On July 7, 2021, Governor Polis signed Senate Bill 21-190: Protect Personal Data Privacy establishing the Colorado Privacy Act (CPA). The CPA tasked the Colorado Attorney General with implementing and enforcing the CPA, including adopting new rules. The CPA is a part of the State of Colorado’s Consumer Protection Act and goes into effect July 1, 2023.
The CPA grants Colorado Consumers new rights with respect to their personal data, including the right to access, delete, and correct their personal data as well as the right to opt out of the sale of their personal data or its use for targeted advertising or certain kinds of profiling. The CPA also places new obligations on covered entities to safeguard personal data, including the requirement to give Coloradans meaningful information about the collection and use of their data, to conduct data protection assessments, and to obtain consent before processing certain sensitive personal data.
The proposed draft rules for the CPA were published by the Secretary of State on Oct. 10, 2022, and the final rules were filed with the Secretary of State March 15, 2023. These include the required rules that detail the technical specifications for one or more universal opt-out mechanisms that clearly communicate a consumer’s affirmative, freely given, and unambiguous choice to opt out of the processing of personal data for purposes of targeted advertising or the sale of personal data (6-1-1313(2), C.R.S.).
On July 12, 2023, Attorney General Weiser announced the launch of enforcement of the CPA. As part of that enforcement effort, the Department began mailing letters to businesses focused on educating them about the law and their new legal obligations. You can read examples of those letters here:
- Notice of Application Letter Example 1
- Notice of Application Letter Example 2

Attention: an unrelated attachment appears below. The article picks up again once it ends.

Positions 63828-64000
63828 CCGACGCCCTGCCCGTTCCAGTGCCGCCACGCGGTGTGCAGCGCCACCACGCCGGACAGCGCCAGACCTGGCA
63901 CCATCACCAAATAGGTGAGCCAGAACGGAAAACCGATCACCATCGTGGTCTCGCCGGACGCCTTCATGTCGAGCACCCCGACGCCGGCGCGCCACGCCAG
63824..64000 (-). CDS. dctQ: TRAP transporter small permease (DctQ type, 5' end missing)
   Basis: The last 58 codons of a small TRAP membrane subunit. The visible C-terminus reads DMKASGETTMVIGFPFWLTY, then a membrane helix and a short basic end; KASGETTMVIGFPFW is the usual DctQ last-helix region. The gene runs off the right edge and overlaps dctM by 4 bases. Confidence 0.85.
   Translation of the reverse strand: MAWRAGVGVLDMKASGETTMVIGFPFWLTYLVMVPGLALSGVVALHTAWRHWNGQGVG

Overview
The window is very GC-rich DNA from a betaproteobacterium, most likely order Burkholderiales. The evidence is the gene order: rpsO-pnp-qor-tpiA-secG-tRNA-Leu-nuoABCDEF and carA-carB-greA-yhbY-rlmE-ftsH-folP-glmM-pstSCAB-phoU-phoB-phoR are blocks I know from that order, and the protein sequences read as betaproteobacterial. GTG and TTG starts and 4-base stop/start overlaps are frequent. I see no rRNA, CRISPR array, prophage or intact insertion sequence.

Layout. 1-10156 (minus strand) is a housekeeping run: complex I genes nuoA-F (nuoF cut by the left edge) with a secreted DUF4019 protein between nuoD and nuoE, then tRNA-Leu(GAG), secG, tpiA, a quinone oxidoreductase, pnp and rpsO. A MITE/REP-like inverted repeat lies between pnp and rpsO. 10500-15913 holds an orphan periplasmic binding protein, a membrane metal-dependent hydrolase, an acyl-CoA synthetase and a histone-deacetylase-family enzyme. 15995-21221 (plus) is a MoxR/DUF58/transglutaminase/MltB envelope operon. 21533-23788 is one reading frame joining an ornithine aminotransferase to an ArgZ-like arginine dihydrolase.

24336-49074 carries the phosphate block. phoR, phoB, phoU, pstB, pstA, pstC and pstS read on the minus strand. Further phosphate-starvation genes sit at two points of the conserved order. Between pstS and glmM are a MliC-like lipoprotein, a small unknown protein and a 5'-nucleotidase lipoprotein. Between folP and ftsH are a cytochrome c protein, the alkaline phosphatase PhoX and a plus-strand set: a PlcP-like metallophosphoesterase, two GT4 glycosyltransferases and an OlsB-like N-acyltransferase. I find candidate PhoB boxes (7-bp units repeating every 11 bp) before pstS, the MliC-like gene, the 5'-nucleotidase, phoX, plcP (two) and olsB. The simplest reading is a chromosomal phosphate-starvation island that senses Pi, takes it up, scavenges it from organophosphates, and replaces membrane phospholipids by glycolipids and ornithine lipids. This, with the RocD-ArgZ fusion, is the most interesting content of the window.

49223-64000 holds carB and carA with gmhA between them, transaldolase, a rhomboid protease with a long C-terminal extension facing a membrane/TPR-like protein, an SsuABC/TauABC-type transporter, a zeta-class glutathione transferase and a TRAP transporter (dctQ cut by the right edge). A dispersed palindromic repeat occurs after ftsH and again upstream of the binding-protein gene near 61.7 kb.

- Notice of Application Letter Example 3
FREQUENTLY ASKED QUESTIONS & GENERAL INFORMATION
The CPA protects the personal data of Colorado residents when they act in an individual or household context, for example when browsing the internet or signing up for a retail rewards program. The CPA does not cover the personal data of individuals acting in a commercial or employment context, such as a job applicant
To allow companies time to change their practices and operations to comply with this new law, it will not take effect until July 1, 2023.
Under the act, Colorado consumers will gain additional insight into what personal data controllers collect, share and sell, and how that data is used. Additionally, Colorado consumers will have the following enumerated rights with respect to their personal data:
- The right to opt-out from the sale of their personal data, or use of personal data for targeted advertising and certain types of profiling;
- The right to know whether a controller is collecting personal data;
- The right to access personal data that a controller has collected about them;
- The right to correct personal data;
- The right to delete personal data; and
- The right to download and remove personal data from a platform in a format that allows the transfer to another platform.
Data processing refers to actions a company make take regarding personal data, including the collection, usage, sale, storage, disclosure, analysis, deletion, or modification of personal data. An entity “processes” data even if it instructs another entity to process data on its behalf.
A controller determines the purpose for and means of collecting and processing personal data. For example, retailers like Walmart and Target are considered controllers because they collect consumer information when customers make their purchases, and then decide how that information will be used. Controllers make the primary decisions to manage, collect, and utilize data.